Embarking on a long hike can be an exhilarating adventure, immersing yourself in nature’s beauty while challenging your physical and mental stamina. To make the most of your hiking experience, it’s essential to come prepared and take care of yourself and the environment around you.
Before you head out, be sure you have the right supplies and mindset.
Stay hydrated by carrying at least a gallon of water per person. Backpacks with hydration packs are especially helpful for easy access to water during the hike. No need to dig out your water bottle and stop to take a sip!
If you’re planning to be on the trail all day, pack dense, high-calorie snacks like trail mix, granola bars, or sandwiches. Opt for foods that don’t need to stay cool like apples or oranges for a refreshing energy boost.
Sunscreen, bug spray, and a first-aid kit are easy essentials to miss. Even if it’s cloudy or you aren’t hiking an especially challenging trail, it’s best to keep a permanent supply in your hiking pack for each of these items. Flashlights and headlamps are also handy when you’re starting your hike early in the morning or you plan on trekking into the evening.
Respect your surroundings
As hikers, it’s our responsibility to preserve and protect the natural environment. Here’s how you can ensure that you’re leaving no trace:
Take your trash with you
Pack a small bag to collect and carry out any trash or waste you generate during the hike. Leave the trail as pristine as you found it. This includes poop bags for dogs, any food wrappers, or other waste.
Follow the leash rules
While it’s great to see your pups frolic through the woods, it’s even better to be a courteous hiker and obey leash laws. If you want to bring your dog along, be sure to choose a dog-friendly trail or keep them on a leash through your hike.
Take only photos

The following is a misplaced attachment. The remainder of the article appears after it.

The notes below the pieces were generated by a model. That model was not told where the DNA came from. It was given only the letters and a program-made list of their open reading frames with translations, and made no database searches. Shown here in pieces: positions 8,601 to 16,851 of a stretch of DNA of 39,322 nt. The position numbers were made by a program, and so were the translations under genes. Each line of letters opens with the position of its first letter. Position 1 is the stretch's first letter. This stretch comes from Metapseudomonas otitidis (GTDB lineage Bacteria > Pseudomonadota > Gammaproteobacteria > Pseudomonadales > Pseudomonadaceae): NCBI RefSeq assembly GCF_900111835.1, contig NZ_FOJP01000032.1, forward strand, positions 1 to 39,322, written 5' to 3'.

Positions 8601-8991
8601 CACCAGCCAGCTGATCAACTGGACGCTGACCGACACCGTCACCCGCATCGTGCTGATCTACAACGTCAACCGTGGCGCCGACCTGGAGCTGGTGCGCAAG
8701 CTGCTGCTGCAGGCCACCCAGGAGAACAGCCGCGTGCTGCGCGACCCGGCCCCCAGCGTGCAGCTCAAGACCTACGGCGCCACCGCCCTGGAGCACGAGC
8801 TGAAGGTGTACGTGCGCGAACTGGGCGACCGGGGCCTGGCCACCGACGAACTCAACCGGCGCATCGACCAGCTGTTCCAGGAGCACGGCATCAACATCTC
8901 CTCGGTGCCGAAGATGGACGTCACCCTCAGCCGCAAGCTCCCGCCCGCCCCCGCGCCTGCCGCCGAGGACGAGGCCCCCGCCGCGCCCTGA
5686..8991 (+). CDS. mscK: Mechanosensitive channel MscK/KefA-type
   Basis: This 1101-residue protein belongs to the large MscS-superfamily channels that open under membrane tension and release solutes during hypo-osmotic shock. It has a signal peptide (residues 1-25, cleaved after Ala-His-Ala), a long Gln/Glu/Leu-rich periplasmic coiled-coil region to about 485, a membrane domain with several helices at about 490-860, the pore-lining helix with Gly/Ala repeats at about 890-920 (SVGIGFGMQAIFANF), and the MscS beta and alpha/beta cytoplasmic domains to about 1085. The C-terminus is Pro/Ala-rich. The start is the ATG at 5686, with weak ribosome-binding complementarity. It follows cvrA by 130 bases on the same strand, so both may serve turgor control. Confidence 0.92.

While exploring, resist the urge to pick flowers or disturb plants or wildlife. Instead, take photos of any views you see or specimens you’re interested in. Many of the best hikes are also in delicate ecosystems, so it’s best to leave everything in its place while you’re out on the trail.
Guided trail apps and GPS
Technology and nature don’t have to be at odds. Apps like AllTrails have a navigation feature that allows you to download the trail map before you set out. So even if you lose reception, the app can guide you back to the right place.
GPS watches like those from Garmin can also come in handy to track your steps and where you came from in case you want to find your way back.
Hike in groups
If you’re new to the trail or venturing alone for a whole day, it’s best to bring a friend or group with you. Share your hiking plans and when you expect to return with someone at home as well. If something goes wrong and you do get lost, they’ll be able to help.
While technology can be helpful, it’s not always reliable. Paper maps, especially for unfamiliar areas, are a reliable way to understand the lay of the land. It takes a little more practice and learning to read them, but they’ll never lose reception.
While hiking is a lot of fun, injuries are still possible. Shin splints, blisters, and foot pain are all possibilities when you take a long hike.
Be sure to take plenty of breaks to stretch, rest, and enjoy the view. This will help you regain your strength for the next leg of the journey.
Starting early, especially for a long hike, gives you plenty of time to hike with daylight and take those breaks.
With a little preparation and experience, day-long hikes become less of a chore and more of a vacation from the city. These simple steps can help you protect the trail, think ahead, and be kind to yourself while out on the trail.